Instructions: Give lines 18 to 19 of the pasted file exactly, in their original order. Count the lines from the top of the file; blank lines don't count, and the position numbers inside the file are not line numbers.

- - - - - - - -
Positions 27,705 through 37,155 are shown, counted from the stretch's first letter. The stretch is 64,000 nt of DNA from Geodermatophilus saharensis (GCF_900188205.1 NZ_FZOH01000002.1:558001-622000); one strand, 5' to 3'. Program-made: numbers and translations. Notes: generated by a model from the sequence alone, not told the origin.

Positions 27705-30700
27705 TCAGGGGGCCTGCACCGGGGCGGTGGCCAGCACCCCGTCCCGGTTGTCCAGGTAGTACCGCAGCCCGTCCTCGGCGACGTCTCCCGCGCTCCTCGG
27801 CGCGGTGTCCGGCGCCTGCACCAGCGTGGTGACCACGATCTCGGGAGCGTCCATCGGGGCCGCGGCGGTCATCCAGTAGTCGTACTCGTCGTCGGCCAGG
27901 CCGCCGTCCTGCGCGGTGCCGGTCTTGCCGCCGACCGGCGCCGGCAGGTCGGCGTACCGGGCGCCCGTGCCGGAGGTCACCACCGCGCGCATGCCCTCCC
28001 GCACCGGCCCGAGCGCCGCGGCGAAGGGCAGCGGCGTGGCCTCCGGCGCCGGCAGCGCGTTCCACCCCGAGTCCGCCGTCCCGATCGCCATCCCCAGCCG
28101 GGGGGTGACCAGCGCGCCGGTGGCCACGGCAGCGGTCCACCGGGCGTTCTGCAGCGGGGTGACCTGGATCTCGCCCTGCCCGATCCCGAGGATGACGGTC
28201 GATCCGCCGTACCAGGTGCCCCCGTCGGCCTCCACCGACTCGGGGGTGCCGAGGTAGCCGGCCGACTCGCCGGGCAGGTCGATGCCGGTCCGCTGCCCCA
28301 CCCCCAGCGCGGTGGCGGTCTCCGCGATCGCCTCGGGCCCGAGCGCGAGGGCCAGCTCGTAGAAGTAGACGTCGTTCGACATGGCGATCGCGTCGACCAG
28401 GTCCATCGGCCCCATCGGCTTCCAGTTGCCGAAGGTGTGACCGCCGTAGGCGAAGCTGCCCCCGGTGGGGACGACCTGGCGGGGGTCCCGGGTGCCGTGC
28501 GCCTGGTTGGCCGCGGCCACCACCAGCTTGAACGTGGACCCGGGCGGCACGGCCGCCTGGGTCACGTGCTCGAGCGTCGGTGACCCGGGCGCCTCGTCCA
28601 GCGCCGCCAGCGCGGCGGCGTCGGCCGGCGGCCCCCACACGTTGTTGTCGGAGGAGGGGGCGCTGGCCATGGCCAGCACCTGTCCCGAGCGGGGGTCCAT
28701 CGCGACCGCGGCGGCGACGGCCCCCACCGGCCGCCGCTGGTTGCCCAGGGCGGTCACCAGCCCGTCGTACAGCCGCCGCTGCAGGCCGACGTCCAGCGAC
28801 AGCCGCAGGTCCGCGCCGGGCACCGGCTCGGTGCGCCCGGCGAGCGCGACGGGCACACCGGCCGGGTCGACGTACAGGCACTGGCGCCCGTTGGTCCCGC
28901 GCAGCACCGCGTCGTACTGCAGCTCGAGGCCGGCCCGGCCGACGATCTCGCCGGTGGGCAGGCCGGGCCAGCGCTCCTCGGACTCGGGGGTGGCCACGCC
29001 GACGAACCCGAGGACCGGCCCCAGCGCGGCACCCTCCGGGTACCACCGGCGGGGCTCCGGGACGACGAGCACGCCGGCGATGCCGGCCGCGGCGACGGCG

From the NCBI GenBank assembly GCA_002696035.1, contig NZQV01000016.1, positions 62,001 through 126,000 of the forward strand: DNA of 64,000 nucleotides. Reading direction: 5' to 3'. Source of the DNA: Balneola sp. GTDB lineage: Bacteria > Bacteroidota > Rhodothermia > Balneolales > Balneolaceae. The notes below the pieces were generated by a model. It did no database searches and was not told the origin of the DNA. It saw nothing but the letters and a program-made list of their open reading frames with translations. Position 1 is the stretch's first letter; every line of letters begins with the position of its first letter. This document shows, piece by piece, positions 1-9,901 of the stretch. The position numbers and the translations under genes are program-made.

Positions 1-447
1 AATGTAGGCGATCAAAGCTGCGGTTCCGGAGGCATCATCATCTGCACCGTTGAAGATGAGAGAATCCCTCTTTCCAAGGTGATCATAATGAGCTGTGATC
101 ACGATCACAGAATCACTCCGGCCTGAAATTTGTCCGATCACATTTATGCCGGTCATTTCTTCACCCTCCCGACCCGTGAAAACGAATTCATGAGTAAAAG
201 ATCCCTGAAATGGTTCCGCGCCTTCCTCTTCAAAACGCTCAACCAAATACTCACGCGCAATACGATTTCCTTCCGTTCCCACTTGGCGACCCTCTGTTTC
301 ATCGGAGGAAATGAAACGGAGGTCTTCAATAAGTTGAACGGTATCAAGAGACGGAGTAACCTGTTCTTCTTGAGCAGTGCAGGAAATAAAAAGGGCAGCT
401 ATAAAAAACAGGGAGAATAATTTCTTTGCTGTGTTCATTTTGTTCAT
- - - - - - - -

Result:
Positions 1-447
1 AATGTAGGCGATCAAAGCTGCGGTTCCGGAGGCATCATCATCTGCACCGTTGAAGATGAGAGAATCCCTCTTTCCAAGGTGATCATAATGAGCTGTGATC